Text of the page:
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TCU Medical Student and TMA/TCMS Member Anand Singh Elected to AMA Student Board

By Prescotte Stokes III

Read the original article here.

The American Medical Association-Medical Student Section (AMA-MSS) Region 3 executive board recently elected Anand Singh, a first-year medical student at TCU School of Medicine to serve as the Co-Advocacy Chair.

The AMA-MSS Region 3 includes medical schools in Arkansas, Kansas, Louisiana, Mississippi, Oklahoma and Texas.

“My job is to learn about what different health care policies are being passed in these different states,” Singh said. “And spread that news and raise awareness among medical students because as we all know these policies impact everyone from students to physicians and patients.”

Singh will oversee the Region 3 advocacy committee and lead advocacy initiatives to engage region chapters.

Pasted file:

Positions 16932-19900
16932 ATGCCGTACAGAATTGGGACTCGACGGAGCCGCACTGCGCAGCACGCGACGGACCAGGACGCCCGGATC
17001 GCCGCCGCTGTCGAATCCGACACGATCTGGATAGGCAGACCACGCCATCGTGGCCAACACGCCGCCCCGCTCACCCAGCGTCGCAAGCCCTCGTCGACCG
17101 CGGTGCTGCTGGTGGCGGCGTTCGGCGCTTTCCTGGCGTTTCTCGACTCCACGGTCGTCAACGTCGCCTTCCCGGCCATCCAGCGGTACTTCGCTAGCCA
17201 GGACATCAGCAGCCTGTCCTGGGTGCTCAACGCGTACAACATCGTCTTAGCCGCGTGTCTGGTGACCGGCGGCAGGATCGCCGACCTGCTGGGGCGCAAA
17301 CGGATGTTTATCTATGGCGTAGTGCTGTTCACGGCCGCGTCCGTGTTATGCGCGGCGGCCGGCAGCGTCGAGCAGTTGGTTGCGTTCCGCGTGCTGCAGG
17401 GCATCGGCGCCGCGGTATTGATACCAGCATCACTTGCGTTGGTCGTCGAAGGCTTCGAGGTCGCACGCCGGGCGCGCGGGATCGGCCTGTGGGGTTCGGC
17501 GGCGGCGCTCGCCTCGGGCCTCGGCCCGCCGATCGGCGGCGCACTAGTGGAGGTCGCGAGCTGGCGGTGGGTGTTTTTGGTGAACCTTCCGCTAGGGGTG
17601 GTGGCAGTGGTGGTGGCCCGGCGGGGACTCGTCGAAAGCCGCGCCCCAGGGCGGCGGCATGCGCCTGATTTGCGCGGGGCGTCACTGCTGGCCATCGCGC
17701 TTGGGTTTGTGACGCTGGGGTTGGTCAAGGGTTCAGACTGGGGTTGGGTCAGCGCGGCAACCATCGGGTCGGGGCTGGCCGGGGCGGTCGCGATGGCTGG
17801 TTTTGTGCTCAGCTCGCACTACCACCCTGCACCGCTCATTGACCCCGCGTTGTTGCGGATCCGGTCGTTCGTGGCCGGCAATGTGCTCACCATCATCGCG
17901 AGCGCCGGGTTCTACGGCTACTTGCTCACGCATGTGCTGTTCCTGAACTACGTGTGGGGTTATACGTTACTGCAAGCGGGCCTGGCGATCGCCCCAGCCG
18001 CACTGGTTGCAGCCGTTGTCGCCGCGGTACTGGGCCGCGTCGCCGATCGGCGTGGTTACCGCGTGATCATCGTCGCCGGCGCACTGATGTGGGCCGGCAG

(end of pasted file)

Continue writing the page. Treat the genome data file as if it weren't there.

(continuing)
He will also work with the Advocacy Subcommittee of the Committee on Legislation and Advocacy (COLA) to help our region engage with events like National Advocacy Week (NAW) and the Medical Student Advocacy Conference (MAC). He will also support the Membership Chair and Secretary in reaching out to local chapters to highlight advocacy endeavors and provide advocacy updates in AMA-MSS Region 3 monthly newsletters.

“Policy writing is very niche and not every physician has to do that but the way this connects with the medical school is how they teach us to be an advocate for your patients,” Singh said. “And growing that idea on a larger scale its advocating for your population. Not only talking to physicians you’re talking to legislative members, congress members and kind of impact a larger audience that’s a really great opportunity as future physicians.”

The Medical Student Section (MSS) aims to be a voice for medical students’ across the AMA to help improve medical education and advocating for the future of medicine.

Join Forum TOMORROW Addressing the Impact of Political Polarization on Healthcare